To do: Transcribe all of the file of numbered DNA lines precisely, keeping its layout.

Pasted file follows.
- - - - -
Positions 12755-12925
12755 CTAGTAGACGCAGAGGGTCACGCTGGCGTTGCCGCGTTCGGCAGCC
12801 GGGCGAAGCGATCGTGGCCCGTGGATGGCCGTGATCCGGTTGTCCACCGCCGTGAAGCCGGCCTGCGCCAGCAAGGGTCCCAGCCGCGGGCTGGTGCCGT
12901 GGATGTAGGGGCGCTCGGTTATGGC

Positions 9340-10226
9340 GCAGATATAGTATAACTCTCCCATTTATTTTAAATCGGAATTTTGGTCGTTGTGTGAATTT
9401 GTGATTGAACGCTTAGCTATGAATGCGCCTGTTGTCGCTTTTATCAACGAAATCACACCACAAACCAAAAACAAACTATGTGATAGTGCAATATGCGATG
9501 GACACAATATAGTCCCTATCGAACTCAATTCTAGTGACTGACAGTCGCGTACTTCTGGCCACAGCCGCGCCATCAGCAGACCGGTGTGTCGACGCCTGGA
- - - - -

Positions 12755-12925
12755 CTAGTAGACGCAGAGGGTCACGCTGGCGTTGCCGCGTTCGGCAGCC
12801 GGGCGAAGCGATCGTGGCCCGTGGATGGCCGTGATCCGGTTGTCCACCGCCGTGAAGCCGGCCTGCGCCAGCAAGGGTCCCAGCCGCGGGCTGGTGCCGT
12901 GGATGTAGGGGCGCTCGGTTATGGC

Positions 9340-10226
9340 GCAGATATAGTATAACTCTCCCATTTATTTTAAATCGGAATTTTGGTCGTTGTGTGAATTT
9401 GTGATTGAACGCTTAGCTATGAATGCGCCTGTTGTCGCTTTTATCAACGAAATCACACCACAAACCAAAAACAAACTATGTGATAGTGCAATATGCGATG
9501 GACACAATATAGTCCCTATCGAACTCAATTCTAGTGACTGACAGTCGCGTACTTCTGGCCACAGCCGCGCCATCAGCAGACCGGTGTGTCGACGCCTGGA